Elsewhere, political risks remain within the Eurozone. Sweden’s latest election ended in a deadlock. The centre-right bloc held 40.2% of the votes while the centre-left took 40.6% of the vote. The votes made by Swedes abroad are also expected to be counted this week but 99% of the votes have already been accounted for. Sweden faces a period of political uncertainty after both main parliamentary blocs fell short of the majority required. The prime minister confirmed that he would not be resigning because of the election and stressed the need for cross-party cooperation so that a new government can be formed.
Author: FE Analytics
Today’s decision by the Bank of England’s Monetary Policy Committee to raise the benchmark interest rate by 0.25 percentage points has had little immediate impact as the decision was widely anticipated. The probability of an interest rate hike had moved to 90 per cent over the summer.

Bond markets had been waiting patiently for this move ever since May, when the Bank of England was poised to raise interest rates but decided to hold off at the last moment after a slew of disappointing data. During an April interview with the BBC, Carney reset the expectations for gilt investors, as he was “conscious that there are other meetings over the course of this year.”

Portfolio Manager’s View
Early signs are positive for the FE Invest model portfolios, as Gilts have actually rallied on the news. With the rate hike itself already priced in, much of the focus has been on the bank’s long-term expectations, which matter more to long term bonds than the short-term rate hike.

As has been the pattern here and in the US with previous hikes, the move has been accompanied by a deterioration in the long-term outlook, with analysts becoming more negative on future growth based on today’s move. It is a phenomenon called yield curve flattening and has had a positive effect on the gilt funds in the portfolios. The sentiment has also weakened sterling which will boost the portfolios’ international holdings as well.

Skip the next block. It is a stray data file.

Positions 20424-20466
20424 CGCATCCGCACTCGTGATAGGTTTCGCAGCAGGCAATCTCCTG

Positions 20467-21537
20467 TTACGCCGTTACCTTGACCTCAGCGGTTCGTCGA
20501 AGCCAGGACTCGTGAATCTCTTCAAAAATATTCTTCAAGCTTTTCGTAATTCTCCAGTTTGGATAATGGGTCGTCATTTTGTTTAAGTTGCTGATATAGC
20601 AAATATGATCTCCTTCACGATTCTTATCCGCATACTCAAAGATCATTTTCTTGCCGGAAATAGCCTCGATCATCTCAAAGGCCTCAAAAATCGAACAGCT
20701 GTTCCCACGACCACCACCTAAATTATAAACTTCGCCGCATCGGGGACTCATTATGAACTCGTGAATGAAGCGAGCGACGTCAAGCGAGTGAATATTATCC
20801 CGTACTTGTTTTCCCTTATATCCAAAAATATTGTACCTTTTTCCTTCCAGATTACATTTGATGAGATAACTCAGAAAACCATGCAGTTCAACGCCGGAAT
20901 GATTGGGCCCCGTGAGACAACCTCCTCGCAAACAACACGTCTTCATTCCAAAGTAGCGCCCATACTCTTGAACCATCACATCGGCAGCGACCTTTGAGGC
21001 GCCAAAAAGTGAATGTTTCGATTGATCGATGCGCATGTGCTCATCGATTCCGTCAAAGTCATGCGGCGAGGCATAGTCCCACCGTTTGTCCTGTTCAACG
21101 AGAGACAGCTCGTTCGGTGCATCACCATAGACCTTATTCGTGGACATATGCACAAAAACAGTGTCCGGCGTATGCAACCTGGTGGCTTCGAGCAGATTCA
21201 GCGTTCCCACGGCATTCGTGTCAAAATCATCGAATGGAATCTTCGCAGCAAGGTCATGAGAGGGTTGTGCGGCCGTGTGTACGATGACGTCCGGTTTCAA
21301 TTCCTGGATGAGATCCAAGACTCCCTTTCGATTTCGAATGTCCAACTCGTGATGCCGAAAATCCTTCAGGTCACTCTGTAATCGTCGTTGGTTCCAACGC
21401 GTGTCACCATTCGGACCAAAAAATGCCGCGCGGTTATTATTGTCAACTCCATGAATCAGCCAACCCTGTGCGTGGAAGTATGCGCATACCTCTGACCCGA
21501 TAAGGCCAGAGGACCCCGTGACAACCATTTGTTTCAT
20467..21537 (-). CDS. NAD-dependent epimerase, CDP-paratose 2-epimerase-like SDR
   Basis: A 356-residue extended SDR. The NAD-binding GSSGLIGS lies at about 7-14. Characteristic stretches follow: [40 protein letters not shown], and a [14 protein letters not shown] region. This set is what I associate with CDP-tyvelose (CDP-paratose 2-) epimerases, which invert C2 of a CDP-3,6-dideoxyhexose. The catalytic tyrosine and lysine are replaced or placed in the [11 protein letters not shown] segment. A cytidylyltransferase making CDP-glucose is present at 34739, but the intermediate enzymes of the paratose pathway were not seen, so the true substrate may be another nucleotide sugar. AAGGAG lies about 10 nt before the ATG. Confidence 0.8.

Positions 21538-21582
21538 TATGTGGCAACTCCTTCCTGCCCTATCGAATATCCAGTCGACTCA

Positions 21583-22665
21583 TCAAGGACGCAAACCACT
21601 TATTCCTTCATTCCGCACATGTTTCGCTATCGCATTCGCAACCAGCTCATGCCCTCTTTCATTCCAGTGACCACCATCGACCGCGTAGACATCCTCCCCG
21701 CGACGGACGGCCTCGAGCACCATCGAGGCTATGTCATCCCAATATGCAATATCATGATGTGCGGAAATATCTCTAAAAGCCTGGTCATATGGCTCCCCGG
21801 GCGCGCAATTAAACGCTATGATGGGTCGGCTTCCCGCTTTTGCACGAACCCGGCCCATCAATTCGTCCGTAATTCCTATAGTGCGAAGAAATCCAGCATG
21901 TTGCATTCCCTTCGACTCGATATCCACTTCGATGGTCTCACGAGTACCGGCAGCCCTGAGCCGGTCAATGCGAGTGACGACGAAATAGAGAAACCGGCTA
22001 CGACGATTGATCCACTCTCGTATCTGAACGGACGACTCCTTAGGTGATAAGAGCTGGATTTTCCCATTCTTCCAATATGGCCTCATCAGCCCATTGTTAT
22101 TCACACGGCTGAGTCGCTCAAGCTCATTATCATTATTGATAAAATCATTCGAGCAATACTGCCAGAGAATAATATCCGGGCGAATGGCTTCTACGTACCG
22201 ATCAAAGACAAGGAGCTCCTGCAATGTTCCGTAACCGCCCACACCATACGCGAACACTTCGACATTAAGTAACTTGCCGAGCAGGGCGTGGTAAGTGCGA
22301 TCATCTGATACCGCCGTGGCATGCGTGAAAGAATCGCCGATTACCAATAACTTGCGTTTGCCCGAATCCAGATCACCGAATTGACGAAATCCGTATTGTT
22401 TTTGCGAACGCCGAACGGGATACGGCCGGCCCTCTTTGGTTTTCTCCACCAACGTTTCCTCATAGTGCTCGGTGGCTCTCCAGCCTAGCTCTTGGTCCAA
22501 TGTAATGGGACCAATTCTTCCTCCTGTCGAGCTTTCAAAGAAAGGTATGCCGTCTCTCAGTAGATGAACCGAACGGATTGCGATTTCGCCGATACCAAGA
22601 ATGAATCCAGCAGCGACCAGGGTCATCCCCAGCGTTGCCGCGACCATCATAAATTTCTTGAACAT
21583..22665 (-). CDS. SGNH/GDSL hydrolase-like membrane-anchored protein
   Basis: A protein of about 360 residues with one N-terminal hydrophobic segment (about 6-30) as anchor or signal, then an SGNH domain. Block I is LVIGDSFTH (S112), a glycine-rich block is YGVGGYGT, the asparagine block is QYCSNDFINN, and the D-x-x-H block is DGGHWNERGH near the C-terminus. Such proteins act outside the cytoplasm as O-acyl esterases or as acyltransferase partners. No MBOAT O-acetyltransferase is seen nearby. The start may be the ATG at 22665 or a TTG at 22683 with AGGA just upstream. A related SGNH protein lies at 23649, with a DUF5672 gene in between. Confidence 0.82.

Analyst’s View
Recent economic data suggests that the UK economy is still expanding (albeit at a slower pace) and that inflation probably peaked in the first quarter of 2018, as the UK economy has recovered from the first quarter blip. This has proved to be enough to justify this interest rate hike and bond investors will now get more clarity about the future path of interest rates.

Prior to this announcement, expectations of the second rate hike since 2007 has created volatility over the short end of the curve but had barely affected the long part. There is little in recent data that would warrant significant revisions to the BoE’s UK long term growth forecasts (at least beyond the end of the Brexit negotiation). Mr Carney has made it clear that the BoE does not intend to start publishing official forecasts on the future trajectory of rates. However, as suspected it has published, for the first time, its estimate of the “neutral rate of interest”, the rate at which the central bank believes the UK could grow at a sustainable rate with the economy at full employment. In the inflation report, they have confirmed that “any rises in Bank Rate are expected to be limited, and interest rates are likely to need to remain low by historical standards for some time to come”.

With little sign of improved economic growth or sudden rise of inflation, gilt investors may make the case that yields won’t rise much from their current levels despite today’s interest rate rise. With still little clarity around the Brexit negotiation and possible economic disappointments to come, we believe it would be premature to completely disinvest from this asset class.
Author: FE Analytics